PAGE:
By Caitlin Birdsall
When out for authentic ‘west coast’ cuisine, diners around British Columbia often decide easily on one dish: salmon. Whether barbequed, smoked, baked or raw, BC salmon has a well-deserved reputation for being a delicious meal. However, it is not just humans that are after the iconic fish. Resident killer whales are also salmon specialists.
While studying killer whale diet, researchers Graeme Ellis and Dr. John Ford revealed that 96% of their prey is salmonids (Ellis and Ford 2006). More specifically, while a small amount of all six species of Pacific Salmon were found to be part of their diet, the whales seem to preferentially select just one species, the chinook salmon. Ellis and Ford found that 72% of the salmon consumed by resident killer whales is chinook, often refered to as ‘spring’ or ‘king’ salmon. Interestingly, chinook is one of the least abundant species in the north east Pacific, making them harder to find, but are probably favored by the whales due to their large size, high fat content and year round availability within the range of resident killer whales. The whales’ preference for chinook is so great that they continue to selectively forage for them in areas and at times of the year that other, smaller species are much more abundant. Unfortunately, the preference for chinook may be bad news for resident killer whales.
A study published this January in the journal Environmental Toxicology and Chemistry reveals that chinook salmon are highly polluted with persistent organic pollutants (POPs), toxins that are passed on to their predators, the resident killer whales (Cullon et al 2009).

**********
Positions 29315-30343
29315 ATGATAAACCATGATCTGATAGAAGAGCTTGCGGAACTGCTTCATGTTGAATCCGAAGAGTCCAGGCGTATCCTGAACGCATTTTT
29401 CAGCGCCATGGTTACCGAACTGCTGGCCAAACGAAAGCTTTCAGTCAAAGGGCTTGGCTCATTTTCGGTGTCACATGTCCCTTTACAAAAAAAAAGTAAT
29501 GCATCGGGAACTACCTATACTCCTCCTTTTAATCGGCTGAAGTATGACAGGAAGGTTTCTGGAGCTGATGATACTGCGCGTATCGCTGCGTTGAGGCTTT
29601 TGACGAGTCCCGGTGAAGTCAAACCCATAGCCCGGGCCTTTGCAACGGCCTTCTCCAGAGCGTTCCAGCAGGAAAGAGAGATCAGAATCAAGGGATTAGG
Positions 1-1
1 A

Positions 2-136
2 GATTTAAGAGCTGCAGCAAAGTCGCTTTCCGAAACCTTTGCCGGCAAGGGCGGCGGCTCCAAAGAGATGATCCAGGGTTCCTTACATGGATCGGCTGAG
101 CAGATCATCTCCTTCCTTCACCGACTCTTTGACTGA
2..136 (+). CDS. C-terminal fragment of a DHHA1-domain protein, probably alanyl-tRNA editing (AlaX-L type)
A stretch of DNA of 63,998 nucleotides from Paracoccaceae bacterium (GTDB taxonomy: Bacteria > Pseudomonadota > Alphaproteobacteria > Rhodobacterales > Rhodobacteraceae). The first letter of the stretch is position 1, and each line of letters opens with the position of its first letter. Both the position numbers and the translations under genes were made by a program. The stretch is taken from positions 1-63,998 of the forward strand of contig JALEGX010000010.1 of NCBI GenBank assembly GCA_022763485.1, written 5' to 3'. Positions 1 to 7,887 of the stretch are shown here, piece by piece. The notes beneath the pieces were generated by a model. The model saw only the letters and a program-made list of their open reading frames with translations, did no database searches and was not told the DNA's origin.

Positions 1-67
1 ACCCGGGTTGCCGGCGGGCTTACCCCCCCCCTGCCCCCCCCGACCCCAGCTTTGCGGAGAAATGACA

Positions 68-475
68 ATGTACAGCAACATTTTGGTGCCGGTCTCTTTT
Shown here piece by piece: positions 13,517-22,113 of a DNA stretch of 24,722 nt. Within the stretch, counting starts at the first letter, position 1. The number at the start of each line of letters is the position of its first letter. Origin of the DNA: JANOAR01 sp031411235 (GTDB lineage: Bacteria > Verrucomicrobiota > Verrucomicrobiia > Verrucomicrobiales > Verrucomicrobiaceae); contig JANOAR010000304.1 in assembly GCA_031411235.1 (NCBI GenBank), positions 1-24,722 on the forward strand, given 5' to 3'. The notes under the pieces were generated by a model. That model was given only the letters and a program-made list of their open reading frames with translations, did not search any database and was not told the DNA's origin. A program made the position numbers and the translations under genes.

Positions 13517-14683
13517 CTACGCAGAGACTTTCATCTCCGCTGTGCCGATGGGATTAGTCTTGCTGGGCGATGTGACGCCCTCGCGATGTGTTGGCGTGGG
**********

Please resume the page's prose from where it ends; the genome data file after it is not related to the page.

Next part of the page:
The study, authored by Donna Cullon of Fisheries and Oceans Canada and the University of Victoria with several colleagues in both Canada and the US, described the abundance of POPs in chinook salmon and investigated where the salmon were being exposed to these contaminants. The goal was to explain the difference in POP accumulation in the two populations of resident killer whales in the north east Pacific. While both populations have the same preference for chinook salmon, the southern residents killer whales, who spend the summer months around the Puget Sound area of Washington and in the southern Strait of Georgia in British Columbia, have accumulated toxin levels four times higher than the northern resident population, found along the central and northern coasts of British Columbia during the summer and fall.
POPs include flame retardants (such as PCBs and PBDEs), organochlorine (OC) pesticides and industrial chemicals. These chemicals do not break down in the environment and instead accumulate up the food chain, concentrating further at each trophic level. By testing chinook smolts and adults the authors revealed that 97-99% of the POP load is acquired while the fish are at sea as older animals, as opposed to their riverine habitats early in life. They also tested adult chinook from various areas along the coastline to compare levels of toxin accumulation. Chinook salmon tested in the range of southern resident killer whales were considerably more contaminated than fish found in northern waters. As an example, polycholorinated biphenyls (PCBs), a toxin known to affect reproductive and immune function in mammals and just one of the many toxins considered in this study, was four times higher in adult chinook sampled in southern waters than those in northern areas.